• Nancy Dennis ACC

5 Steps to Break out of a Ho-Hum Routine

Shift from mediocre to sublime, everyday.

I was in a bit of a slump a few days ago. There was a break in my work, and I was catching up on routine things in life. It was nothing major, just the kind of thing we all experience from time to time. You might know this feeling –-- the day seemed like the previous day, and tomorrow didn’t look much different. Nothing was really wrong, but there just wasn’t much spark.

It was when I recognized I was dissatisfied that I started to ‘wake up’. I think the first step to moving forward starts by waking up. For me this time waking up meant acknowledging that something was not right --– I was not living the daily experience I wanted. My next step was to pull out my journal and start writing. Journaling is a powerful experience for me, it is always immediately at hand, allows me to really purge and bring up what is going on.

Once I had thrown down a couple pages of streaming consciousness, I found myself writing that it simply came down to choices. I could choose to be happy and enjoy the day or not. But that sounded a bit cliché. Something else needed to be tweaked.

I began looking at a list of words that I thought might help me. One of the words was enthusiastic, and don’'t you know that word jumped off the page at me. That’s what I needed! Enthusiasm. Out of curiosity I looked it up in a dictionary. I always find it interesting to look at the meaning of a word -– it helps me set the appropriate intention and often adds more depth to my experience. In general, enthusiasm entails activity or pursuit with lively or intense interest, and the antonym of enthusiasm is indifference.

It was crystal clear to me. I had been moving throughout the past few days asleep, rather indifferent to the tasks at hand. With just a little bit of mental effort, I found I could show more interest and enthusiasm in what I was doing. Just for good measure, I promised myself that I would also intentionally be joyous, grateful and present in my day.

That was three days ago. Would it interest you to know that since then, I have been surprised to find that the day is ending so soon --– time just flies; and that my husband commented (without any word or prompting from me) “Wow! We really had a good work day today.”?

If you find you are asleep, going through the motions, but not seeing the spark you want out of life, here are FIVE STEPS to help you move forward:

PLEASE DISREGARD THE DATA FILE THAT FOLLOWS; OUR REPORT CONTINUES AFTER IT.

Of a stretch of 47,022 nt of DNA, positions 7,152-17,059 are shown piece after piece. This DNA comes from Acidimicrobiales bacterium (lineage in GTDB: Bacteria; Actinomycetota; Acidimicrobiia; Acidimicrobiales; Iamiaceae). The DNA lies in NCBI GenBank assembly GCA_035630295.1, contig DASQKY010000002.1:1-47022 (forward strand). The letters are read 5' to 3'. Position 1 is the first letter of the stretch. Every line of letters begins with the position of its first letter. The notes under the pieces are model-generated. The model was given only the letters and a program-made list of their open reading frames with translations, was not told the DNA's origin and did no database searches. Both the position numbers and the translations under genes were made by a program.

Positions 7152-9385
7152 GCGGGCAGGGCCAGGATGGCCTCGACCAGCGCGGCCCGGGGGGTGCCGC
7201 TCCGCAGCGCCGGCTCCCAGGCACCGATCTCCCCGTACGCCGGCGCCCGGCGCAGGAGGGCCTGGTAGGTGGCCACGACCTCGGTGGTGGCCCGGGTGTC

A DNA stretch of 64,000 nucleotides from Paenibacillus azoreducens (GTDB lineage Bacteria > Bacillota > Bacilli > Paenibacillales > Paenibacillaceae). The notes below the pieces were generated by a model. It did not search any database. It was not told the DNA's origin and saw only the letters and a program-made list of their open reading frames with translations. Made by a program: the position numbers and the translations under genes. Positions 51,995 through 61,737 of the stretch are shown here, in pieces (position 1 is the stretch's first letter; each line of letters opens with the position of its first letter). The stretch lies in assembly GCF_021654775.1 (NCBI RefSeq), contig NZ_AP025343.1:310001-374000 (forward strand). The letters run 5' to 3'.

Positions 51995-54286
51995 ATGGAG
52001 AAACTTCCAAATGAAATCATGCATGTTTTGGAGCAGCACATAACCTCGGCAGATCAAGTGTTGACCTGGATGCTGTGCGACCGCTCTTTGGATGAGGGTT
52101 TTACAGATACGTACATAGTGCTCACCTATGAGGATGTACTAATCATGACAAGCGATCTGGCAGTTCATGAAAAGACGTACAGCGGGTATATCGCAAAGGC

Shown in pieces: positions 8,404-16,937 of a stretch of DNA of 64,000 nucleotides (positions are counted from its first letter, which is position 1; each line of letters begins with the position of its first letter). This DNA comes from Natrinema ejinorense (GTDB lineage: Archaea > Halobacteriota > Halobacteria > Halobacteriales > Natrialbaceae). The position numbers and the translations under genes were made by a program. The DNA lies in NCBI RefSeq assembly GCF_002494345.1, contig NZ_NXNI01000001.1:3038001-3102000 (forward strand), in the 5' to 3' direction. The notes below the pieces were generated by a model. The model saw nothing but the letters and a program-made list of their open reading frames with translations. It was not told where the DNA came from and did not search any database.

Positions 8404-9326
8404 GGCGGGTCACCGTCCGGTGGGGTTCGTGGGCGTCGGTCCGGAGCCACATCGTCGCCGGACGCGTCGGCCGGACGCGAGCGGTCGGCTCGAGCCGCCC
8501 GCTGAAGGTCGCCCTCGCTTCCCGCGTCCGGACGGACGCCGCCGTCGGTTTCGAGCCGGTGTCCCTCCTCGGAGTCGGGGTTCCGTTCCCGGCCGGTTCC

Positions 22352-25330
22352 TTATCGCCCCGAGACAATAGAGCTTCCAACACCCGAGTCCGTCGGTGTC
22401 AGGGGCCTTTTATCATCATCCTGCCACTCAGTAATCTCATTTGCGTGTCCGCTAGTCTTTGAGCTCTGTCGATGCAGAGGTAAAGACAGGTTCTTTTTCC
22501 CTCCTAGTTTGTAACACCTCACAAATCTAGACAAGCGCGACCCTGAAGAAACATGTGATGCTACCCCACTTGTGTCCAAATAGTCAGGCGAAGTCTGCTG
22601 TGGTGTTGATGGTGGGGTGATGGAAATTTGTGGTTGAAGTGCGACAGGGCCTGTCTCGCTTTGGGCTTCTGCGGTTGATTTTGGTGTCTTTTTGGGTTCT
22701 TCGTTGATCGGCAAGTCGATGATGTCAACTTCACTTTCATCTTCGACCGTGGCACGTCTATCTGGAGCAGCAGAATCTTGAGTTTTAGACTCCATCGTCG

1. Wake Up: You do not have to know what you want to do differently, or dissect why something is the way it is. Just be willing to acknowledge the truth. It may be something as simple as "Something is not working here”.

2. Get Specific: Get a sheet of paper and answer the following:

  • What don't I like? Don’t filter this --- just write out what you don’t like about your current experience. Be honest with yourself.

  • What do I like? Again, just write down what you honestly feel. Describing what you like is very important. It is too easy to constantly think about that we do not like, and overlook what we do.

  • What is possible? Here’s where it really gets fun. Imagine what it would look like to have your perfect day, while doing the same things you need to attend to today. If you are having trouble coming up with ideas, think of someone you really admire. How would they do these things? Write down in a paragraph or two what this looks like.

  • What am I willing to demonstrate in the way I am showing up? You may not be able to change the fact that the day is filled with ‘routine’ tasks. Regardless of what it is that you set out to do, the one thing you always have control over is how you mentally approach the effort, and how you demonstrate this choice in your actions. You can choose to be crabby or joyful, asleep or alert, indifferent or enthusiastic -- – the list goes on and on. Read through the paragraph you wrote in the “'What is possible'” step above. Let that inspire you to identify 4 or 5 key words that you are willing to demonstrate in your thoughts, words and actions throughout your day.

3. Make a promise to yourself: On a sticky note, 3x5 index card or however you keep your reminders, write down your promise to yourself. It might look something like, “Today I promise to be joyful, present, appreciative, and enthusiastic as I complete my daily routine."

4. Kick start your focus: On your reminder note, write down at least three things you are grateful for. This seemingly simple exercise helps kick start your thoughts toward the things you want, and away from the things you don’'t.

5. Stay awake: Carry your reminder note with you throughout the day. Look at it from time to time, and be present to the task at hand. Be enthusiastic -- show an interest in what you are doing and in those around you.

If you decide to try this, I would love to hear your experience. If you are like me, you will be delighted at the difference these steps can have on a routine, ho-hum day!

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